My ex-husband and I have been on somewhat opposite ends of the parenting-style spectrum since he remarried a few years ago. Our youngest is 16 and (in my opinion) very mature and responsible. She currently has straight A’s, has worked the same job for over a year, and has never been in any trouble. At my house, she has a lot of freedom: It’s just the two of us, and as long as she stays in contact, she can spend time with her friends or boyfriend (not alone at our house) when it works with her schedule.

At her dad’s, on the other hand, everything is tightly controlled, from her calendar, to her technology use, to her spending choices. She gets 15 minutes of texting a day, she is not allowed to download any apps without approval, and all of her apps are programmed to shut down at 10 p.m., even on weekends. Her dad considers her “irresponsible” because she spends more of her earnings from her part-time job on social outings than he would prefer.

When our daughter purchased her first car, she borrowed a few hundred dollars from her father and his new spouse, and they required that she turn over 95 percent of her paycheck to them until it was paid back. (This plan wasn’t communicated until the car was purchased.) Her car has since died, and my parents have offered to loan her the money to buy another one. My ex has refused to agree to their offer thus far because he’s afraid my parents will forgive part of the loan if our daughter has trouble making the payments. (My parents have suggested an amount that is about one-fifth of her monthly income.) I say it should be her decision, and he doesn’t agree.

What’s appropriate for a teenager at this age? Next year is her last year of high school, and I’m afraid she isn’t being allowed to make decisions appropriate for her age level. Am I being unreasonable?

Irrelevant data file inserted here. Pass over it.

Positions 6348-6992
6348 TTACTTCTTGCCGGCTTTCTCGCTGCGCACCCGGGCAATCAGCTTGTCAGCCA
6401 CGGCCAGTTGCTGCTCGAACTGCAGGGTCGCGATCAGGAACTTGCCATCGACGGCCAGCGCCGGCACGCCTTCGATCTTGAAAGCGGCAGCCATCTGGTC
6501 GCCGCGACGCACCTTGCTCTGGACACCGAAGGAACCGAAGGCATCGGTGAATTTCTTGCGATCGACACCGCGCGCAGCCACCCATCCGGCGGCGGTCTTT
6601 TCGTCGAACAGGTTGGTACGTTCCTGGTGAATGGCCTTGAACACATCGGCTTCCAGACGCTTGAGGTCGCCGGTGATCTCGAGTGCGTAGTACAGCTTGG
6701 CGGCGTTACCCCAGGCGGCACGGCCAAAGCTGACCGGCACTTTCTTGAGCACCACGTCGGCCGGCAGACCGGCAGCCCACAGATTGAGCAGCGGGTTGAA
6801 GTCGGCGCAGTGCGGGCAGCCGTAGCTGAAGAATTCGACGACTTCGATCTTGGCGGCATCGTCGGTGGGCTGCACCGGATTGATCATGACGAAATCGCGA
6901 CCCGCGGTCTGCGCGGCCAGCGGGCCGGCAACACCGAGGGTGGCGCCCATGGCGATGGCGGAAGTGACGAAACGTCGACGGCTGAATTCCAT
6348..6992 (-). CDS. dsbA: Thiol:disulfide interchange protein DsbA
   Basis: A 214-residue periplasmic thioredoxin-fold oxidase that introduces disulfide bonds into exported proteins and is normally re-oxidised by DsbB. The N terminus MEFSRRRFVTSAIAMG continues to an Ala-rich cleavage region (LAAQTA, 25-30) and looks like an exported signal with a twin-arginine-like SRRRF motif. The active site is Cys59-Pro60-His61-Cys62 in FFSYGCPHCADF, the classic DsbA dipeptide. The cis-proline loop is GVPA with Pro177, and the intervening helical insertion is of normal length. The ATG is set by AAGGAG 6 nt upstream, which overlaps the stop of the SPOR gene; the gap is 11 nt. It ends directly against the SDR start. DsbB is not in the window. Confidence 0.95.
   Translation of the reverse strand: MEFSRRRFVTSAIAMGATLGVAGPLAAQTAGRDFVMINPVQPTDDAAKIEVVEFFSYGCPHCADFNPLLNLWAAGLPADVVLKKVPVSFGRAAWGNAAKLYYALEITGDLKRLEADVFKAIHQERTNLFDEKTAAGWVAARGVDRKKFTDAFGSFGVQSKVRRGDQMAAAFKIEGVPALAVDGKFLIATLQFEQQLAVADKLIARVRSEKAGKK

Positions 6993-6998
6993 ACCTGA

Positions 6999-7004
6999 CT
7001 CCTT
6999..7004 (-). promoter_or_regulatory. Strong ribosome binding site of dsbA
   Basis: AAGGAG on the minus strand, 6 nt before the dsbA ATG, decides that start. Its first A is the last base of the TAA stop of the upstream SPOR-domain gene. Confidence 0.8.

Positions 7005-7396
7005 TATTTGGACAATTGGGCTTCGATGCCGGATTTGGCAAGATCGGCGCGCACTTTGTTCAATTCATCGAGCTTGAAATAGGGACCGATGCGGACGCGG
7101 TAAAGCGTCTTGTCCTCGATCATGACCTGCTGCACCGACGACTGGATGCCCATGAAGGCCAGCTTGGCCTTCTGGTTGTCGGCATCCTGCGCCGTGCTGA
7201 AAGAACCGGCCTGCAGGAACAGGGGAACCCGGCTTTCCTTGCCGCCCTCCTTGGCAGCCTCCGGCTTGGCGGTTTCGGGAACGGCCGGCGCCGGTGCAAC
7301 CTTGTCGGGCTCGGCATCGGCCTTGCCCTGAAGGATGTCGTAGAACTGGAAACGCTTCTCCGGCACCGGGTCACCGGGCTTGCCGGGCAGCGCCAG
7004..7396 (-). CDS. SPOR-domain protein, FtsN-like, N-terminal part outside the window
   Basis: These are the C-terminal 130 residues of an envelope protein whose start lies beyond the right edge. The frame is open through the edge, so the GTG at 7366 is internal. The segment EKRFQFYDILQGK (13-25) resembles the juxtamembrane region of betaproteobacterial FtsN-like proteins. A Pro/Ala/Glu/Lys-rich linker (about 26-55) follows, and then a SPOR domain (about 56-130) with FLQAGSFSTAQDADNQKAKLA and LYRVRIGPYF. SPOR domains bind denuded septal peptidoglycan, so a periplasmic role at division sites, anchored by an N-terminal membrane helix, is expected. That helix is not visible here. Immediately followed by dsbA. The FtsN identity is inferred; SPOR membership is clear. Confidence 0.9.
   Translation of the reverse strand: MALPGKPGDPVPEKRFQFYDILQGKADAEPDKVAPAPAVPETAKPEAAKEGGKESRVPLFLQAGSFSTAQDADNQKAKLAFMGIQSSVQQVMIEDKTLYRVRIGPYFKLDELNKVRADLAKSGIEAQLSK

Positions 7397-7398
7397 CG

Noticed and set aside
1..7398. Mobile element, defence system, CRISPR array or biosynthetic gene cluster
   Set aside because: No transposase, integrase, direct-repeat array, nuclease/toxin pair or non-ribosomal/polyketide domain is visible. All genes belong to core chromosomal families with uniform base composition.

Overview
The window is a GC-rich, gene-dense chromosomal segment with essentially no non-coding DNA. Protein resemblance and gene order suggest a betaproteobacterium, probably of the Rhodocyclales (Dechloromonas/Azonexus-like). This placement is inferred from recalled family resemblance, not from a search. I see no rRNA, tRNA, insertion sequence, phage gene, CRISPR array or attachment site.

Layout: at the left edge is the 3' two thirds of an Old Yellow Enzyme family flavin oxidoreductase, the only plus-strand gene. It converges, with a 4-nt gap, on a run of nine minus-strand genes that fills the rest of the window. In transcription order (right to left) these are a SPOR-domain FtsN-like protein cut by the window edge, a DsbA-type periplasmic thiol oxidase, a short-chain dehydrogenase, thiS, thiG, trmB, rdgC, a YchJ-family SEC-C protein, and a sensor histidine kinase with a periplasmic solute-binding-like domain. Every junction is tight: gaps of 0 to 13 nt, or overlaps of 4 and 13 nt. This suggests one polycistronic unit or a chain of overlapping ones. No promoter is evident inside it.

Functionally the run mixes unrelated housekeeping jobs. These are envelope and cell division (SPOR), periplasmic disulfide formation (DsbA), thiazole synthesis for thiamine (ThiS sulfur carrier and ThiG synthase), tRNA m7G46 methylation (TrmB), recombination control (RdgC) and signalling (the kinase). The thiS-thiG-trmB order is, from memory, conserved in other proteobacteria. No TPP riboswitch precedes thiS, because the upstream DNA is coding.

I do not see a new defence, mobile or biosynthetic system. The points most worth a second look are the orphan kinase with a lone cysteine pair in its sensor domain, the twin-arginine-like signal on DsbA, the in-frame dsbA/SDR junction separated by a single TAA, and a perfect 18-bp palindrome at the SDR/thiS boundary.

—Co-Parenting Stinks

Dear CPS,

You aren’t being unreasonable. Alas, the most “stinky” part of co-parenting, perhaps, is the lack of jurisdiction we have over our counterpart’s parenting choices. While significant matters like teen car ownership or after-school jobs often require some level of agreement between the respective parenting parties, things such as screen time and household schedules are typically up to the parent in charge at that moment, regardless of what the other one might prefer.

Just as you are perturbed by your ex-husband’s strict rules for your daughter, he’s likely made uncomfortable by the relative freedom she experiences with you. However, the person who suffers most is, of course, baby girl, because she likely sees the tension between the two of you and may feel some anxiety related to the inconsistency in the two households.

It’s OK for you to make it clear that you disagree with his stance on the loan from your parents, and it’s obvious that you don’t have the same approach to a number of issues. It may even be tempting to commiserate with her about how “unreasonable” her dad is being about the loan (and I agree with you that he is, but back to that in a second) and/or his general strictness. However, it’s in everyone’s best interest that you refrain from complaining about your ex—and his new partner, regardless of whether this person is largely responsible for these rules, or merely complicit in them—with your child.

Attempt to engage your ex (and his partner, if appropriate) about why you feel so strongly about the loan refusal, and explain that it’s part of what feels to you like a refusal to allow your daughter to make age-appropriate decisions. Tell him that you wish to be more collaborative and in better alignment with some of the rules that govern your respective households. As far as the loan goes, your daughter has proved herself to be responsible. It sounds likely that she requires transportation to the job where she earned the money her father made her pay back, and her loss of a vehicle likely has ramifications for the adults and/or peers who are left to shuttle her around. Be especially clear about why it’s important to the two (or three) of you that she has a reliable vehicle all her own.